According to Taylor, Sanders sold Hilton Head and bought the farm, and with it, the Frogmore Plantation Complex including a plantation house built around 1810, which was later owned by Penn Center founders Laura Towne and Ellen Murray. Now on the National Register of Historic Places, this piece of history is also a family home, now the residence of his uncle, Bill Sanders, and aunt, Caroline Sanders Hatcher. It has a modern achievement too: It was borrowed and put to use on-screen in the 1994 blockbuster movie, “Forrest Gump.”
Planting starts every March on Seaside Farm, and if all goes as plan, every June comes the harvest. Some aspects of this operation have evolved over time. For example, the third generation recalls Seaside’s old packing process: It was dependent on the tides.
The Sanderses and farm hands brought their harvest to a barge in the marsh. As the tide came into the marsh where the barge was located, the barge would float to Port Royal where tomatoes would be unloaded into refrigerated rail cars and distributed throughout the region. As the tide went out, the barge would naturally head back and settle onto the creek bed again, ready to be reloaded with more tomatoes.
Today, Seaside’s distribution is no longer reliant on tidal flow, but other parts of the process remain virtually unchanged, including picking and sorting by hand. “There’s tons of automation now, but still so much of this process is done by hand.” Taylor says. “Over 120 years, we still haven’t found a better way.”
Now, the picking is carried out by some 500 foreign workers permitted under the federal government’s H-2A work visa program, contracted for tomato harvest. As each truck is filled, it makes the short drive across the property to the packing shed. Like a bustling city highway at rush hour, the barn-sized network of winding tracks and conveyor belts inside are mostly full of shiny, pale-green tomatoes traveling along their designated routes before carefully reaching sturdy cardboard boxes.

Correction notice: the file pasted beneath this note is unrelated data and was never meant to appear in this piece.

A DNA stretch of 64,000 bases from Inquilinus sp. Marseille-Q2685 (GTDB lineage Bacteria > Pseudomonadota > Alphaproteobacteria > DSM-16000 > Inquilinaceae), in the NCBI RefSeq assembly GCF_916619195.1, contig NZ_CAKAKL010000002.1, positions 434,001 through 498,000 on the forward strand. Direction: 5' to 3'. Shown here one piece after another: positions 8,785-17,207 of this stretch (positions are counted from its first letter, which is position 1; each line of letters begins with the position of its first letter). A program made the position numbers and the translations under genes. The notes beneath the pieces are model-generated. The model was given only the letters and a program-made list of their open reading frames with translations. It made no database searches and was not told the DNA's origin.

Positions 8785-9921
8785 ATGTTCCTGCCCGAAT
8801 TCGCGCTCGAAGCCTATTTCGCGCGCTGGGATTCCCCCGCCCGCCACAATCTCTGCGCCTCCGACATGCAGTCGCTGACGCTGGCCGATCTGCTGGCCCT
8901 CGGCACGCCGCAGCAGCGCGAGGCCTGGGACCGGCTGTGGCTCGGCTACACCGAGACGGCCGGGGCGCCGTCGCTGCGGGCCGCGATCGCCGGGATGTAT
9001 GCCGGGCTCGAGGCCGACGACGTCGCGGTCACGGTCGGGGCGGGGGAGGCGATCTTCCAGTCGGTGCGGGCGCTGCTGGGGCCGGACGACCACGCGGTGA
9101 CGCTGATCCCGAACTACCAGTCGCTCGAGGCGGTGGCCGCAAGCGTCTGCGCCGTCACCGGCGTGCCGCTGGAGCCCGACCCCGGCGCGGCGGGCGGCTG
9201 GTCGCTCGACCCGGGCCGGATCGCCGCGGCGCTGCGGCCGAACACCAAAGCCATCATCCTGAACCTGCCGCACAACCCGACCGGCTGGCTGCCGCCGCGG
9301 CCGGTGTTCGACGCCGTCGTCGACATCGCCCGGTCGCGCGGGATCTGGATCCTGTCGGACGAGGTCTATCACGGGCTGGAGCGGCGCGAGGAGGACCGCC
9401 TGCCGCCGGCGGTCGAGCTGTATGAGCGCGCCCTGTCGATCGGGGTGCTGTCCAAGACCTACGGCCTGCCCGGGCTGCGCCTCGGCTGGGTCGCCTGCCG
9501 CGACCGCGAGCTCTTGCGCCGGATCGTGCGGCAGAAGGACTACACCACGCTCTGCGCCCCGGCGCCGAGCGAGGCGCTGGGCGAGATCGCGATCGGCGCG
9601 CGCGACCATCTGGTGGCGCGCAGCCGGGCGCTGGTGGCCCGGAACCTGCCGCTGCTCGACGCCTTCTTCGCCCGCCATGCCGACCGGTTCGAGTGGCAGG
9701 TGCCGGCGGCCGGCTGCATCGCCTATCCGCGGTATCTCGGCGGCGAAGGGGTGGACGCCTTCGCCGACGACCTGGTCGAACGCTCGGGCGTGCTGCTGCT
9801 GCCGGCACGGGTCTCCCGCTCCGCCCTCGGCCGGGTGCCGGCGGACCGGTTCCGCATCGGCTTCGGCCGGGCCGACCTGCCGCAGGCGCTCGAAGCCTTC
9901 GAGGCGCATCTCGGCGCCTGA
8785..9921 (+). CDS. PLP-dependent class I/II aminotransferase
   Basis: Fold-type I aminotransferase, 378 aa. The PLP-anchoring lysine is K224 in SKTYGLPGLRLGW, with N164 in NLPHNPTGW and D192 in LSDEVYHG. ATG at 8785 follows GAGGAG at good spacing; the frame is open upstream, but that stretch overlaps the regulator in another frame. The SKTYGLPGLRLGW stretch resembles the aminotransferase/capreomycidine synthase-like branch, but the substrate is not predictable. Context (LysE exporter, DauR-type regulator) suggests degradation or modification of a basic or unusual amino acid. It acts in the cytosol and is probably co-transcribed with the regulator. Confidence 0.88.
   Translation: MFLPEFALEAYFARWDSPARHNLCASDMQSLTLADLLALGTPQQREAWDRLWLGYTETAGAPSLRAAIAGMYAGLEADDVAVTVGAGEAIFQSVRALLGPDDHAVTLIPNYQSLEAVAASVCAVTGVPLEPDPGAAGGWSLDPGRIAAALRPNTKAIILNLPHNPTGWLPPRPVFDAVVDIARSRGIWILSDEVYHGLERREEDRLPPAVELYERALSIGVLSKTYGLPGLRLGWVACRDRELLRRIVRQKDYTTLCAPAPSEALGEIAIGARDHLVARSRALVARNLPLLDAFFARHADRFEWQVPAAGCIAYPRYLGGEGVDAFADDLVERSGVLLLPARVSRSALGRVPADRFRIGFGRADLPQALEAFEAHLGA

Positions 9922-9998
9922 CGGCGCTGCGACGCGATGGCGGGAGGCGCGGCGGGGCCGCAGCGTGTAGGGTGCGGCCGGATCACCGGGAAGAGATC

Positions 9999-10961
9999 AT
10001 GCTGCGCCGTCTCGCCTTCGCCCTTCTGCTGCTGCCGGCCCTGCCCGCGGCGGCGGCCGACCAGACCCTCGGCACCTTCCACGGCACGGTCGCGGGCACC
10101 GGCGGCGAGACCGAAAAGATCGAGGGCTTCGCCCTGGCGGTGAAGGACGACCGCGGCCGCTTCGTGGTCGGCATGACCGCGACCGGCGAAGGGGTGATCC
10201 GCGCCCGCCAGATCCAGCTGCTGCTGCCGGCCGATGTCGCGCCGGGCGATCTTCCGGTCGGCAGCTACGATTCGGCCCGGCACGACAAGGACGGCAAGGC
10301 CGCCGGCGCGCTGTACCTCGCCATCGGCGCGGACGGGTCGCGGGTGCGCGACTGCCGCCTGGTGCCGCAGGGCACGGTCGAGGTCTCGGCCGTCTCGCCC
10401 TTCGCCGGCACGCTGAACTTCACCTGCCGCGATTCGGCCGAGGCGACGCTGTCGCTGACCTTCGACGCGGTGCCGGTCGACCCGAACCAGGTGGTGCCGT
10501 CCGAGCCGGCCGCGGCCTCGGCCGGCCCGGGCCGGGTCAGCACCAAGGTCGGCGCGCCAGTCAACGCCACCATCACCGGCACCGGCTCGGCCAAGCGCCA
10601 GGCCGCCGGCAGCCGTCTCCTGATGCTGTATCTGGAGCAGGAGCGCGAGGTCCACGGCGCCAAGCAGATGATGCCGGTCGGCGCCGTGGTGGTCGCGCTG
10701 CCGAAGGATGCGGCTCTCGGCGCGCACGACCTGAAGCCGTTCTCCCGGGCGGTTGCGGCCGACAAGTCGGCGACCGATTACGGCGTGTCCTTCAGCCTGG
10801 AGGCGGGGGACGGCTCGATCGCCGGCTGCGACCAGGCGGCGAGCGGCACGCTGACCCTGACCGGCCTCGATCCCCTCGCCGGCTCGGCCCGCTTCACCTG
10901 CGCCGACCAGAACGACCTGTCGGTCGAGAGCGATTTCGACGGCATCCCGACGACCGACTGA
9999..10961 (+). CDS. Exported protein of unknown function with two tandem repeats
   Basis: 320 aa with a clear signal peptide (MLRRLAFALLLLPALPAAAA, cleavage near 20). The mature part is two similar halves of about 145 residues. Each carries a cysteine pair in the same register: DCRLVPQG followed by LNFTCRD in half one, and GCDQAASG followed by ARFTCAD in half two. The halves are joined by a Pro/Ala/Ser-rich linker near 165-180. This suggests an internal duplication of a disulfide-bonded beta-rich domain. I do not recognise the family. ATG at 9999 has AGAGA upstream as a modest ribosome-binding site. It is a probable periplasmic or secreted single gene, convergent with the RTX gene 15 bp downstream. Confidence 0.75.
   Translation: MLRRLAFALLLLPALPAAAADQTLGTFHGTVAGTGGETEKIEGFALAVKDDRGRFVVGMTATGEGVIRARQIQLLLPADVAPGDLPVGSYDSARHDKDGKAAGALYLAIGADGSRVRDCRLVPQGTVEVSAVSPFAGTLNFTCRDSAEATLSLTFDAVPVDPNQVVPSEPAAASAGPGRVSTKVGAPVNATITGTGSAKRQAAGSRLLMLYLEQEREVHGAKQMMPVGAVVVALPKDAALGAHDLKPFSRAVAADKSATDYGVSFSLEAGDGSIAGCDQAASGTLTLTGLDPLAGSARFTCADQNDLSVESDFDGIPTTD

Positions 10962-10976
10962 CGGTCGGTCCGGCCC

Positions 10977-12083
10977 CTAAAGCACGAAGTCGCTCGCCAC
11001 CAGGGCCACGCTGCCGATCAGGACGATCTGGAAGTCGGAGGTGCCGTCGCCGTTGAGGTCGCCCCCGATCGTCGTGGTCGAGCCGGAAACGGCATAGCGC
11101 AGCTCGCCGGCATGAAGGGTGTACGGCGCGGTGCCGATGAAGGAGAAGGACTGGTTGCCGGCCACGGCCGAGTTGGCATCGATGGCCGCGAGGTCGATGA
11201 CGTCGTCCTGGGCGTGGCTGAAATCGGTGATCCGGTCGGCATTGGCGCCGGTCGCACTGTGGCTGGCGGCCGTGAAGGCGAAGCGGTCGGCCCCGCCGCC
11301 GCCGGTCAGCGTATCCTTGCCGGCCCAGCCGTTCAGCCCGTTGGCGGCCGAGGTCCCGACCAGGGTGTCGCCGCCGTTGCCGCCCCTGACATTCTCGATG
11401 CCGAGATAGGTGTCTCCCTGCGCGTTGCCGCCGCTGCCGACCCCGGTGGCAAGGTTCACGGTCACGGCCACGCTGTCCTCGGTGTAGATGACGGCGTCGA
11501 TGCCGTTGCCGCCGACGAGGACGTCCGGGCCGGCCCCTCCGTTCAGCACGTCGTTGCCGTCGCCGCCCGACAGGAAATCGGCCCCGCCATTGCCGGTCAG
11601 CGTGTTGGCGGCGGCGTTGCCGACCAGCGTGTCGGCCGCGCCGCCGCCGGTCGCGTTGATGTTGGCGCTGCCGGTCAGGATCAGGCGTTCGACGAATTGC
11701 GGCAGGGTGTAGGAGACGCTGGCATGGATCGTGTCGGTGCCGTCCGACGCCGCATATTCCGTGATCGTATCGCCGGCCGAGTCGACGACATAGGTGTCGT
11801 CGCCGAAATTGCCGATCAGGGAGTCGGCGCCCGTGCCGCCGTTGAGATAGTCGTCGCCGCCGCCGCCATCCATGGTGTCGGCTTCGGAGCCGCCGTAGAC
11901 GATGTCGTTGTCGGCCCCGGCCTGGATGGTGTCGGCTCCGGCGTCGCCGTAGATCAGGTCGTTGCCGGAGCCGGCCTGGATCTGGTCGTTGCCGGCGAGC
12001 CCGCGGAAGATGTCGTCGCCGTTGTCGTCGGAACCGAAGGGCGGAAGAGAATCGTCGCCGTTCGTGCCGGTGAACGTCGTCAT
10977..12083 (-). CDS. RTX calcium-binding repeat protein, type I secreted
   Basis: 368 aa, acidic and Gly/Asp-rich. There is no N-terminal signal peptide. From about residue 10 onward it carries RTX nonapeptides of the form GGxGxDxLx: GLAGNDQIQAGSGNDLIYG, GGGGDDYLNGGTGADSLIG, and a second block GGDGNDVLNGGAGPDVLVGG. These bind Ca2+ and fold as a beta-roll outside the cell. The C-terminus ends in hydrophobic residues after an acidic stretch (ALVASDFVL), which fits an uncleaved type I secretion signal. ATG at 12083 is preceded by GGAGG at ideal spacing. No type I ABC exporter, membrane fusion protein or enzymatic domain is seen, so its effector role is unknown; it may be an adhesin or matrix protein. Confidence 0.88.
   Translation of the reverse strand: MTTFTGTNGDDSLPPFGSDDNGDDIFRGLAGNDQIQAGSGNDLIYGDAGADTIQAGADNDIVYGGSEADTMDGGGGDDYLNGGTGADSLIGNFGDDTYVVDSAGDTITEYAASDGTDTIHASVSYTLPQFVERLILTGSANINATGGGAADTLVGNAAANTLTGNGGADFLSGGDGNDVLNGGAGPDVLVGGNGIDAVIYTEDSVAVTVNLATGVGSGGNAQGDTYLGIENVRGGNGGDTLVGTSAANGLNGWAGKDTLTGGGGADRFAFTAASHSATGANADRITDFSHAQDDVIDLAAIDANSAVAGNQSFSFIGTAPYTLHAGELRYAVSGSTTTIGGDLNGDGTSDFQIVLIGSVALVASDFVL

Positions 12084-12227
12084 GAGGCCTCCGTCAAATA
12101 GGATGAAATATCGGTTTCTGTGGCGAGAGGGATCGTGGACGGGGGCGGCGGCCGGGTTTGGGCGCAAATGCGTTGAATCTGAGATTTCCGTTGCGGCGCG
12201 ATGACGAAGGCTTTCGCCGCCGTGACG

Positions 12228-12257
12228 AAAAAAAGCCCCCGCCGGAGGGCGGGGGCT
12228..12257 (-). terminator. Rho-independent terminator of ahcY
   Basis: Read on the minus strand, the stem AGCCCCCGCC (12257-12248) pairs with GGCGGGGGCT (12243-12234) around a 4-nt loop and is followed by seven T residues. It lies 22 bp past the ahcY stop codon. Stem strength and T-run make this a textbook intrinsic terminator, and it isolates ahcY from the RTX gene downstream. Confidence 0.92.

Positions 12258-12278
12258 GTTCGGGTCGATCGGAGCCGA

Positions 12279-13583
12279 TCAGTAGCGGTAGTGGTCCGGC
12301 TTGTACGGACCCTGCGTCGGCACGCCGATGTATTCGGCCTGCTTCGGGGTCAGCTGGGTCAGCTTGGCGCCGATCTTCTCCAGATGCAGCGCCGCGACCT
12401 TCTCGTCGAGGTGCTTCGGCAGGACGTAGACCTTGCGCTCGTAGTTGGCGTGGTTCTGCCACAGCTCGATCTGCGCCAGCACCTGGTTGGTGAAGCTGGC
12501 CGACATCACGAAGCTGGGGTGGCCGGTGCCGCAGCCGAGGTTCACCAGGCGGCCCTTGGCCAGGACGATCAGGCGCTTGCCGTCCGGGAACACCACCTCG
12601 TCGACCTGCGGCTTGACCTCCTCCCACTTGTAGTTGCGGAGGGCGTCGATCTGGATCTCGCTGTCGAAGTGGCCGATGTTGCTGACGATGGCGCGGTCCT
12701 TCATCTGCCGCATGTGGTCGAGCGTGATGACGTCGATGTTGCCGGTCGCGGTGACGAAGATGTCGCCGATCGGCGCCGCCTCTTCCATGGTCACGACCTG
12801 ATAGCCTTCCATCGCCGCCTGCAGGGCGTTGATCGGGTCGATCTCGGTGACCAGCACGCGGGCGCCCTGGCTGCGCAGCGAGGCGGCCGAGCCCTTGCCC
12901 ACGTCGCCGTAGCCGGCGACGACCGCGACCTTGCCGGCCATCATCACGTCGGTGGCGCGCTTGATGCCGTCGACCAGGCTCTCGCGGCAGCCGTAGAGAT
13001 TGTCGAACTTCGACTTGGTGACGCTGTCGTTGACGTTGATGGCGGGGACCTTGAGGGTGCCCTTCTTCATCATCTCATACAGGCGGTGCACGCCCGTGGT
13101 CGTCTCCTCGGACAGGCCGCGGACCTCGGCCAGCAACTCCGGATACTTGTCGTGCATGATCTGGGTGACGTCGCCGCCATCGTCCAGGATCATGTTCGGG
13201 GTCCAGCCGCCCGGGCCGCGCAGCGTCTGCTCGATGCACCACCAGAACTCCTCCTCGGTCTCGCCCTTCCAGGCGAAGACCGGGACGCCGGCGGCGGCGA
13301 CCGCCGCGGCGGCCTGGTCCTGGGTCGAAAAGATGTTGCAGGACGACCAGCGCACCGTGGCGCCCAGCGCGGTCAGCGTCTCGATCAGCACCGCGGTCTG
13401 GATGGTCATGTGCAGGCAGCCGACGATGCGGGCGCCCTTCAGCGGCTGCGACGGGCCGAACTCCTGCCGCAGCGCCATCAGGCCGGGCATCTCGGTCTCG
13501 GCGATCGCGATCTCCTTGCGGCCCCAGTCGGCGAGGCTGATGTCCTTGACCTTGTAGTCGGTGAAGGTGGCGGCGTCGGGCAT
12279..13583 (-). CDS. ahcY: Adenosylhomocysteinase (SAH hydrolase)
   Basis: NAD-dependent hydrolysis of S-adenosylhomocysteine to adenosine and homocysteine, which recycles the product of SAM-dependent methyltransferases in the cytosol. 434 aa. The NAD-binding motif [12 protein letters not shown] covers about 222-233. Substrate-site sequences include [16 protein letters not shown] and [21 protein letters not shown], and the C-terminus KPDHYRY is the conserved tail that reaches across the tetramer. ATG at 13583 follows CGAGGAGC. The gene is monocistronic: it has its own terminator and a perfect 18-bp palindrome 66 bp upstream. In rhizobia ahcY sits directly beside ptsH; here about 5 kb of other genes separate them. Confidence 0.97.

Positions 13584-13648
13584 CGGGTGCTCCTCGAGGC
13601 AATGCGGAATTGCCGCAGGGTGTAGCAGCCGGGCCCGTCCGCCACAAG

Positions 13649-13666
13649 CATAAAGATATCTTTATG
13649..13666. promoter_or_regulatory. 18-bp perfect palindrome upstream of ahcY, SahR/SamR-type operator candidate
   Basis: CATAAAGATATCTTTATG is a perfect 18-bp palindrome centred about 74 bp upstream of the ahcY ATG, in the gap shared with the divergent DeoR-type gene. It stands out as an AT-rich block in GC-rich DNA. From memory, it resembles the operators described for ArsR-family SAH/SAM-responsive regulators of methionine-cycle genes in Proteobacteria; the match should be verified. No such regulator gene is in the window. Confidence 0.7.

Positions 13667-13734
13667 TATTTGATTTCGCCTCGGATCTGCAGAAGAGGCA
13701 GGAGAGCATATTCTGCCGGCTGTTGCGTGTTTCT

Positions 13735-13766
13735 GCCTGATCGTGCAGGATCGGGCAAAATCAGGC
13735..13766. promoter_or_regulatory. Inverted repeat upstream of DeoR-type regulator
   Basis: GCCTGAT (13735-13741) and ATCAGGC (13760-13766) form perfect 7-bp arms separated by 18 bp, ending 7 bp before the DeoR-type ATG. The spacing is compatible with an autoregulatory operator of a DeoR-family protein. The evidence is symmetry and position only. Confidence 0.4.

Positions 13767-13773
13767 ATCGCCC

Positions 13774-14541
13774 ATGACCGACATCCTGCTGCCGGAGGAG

When a pink, orange or red tomato comes down the belt, it is plucked by hand and set aside. It has another important job to do.
Waste not, want not
The U.S. government estimates that 40% of produce harvested in the U.S. goes to waste at some point in its journey between field to fridge. This adds up to more than a billion pounds wasted. Millions of pounds fall away at the very start of the supply chain, discarded by the farmer or left unharvested due to pests, storms and other disasters. Foreign markets and supply and demand also play crucial roles in driving the market.
With planning and bipartisan legislation combined with targeted education and awareness, a large amount of this food waste can be salvaged. Nearly half of recovery potential starts on the farm with supply chain reconstruction. For example, one massive driver of waste is the distribution conundrum of getting a vegetable to market before it goes bad. This is particularly concerning when it comes to the delicate, thin-skinned tomato.
“We have always thrown away the beautiful ripe tomatoes that are too ripe to sell because we ship the tomatoes green; we don’t ship them ripe because they don’t keep,” explains Taylor’s aunt, Caroline Sanders Hatcher, in a recent video. “In fact, we’ve paid to throw them away since the very beginning. And that has been such a dreadful loss.”
Taylor grew up watching the ready-to-eat tomatoes plucked off the belt and tossed. “I’ve spent my entire life wondering why we haven’t been doing something with the tomatoes we’ve been throwing away,” he says. With his prompting, four years ago, the family — including his uncle, Gray, and cousin, Graham Sanders, who heads agricultural operations at Seaside — began to reimagine the process. The key to waste reduction here, it turns out, was a cocktail.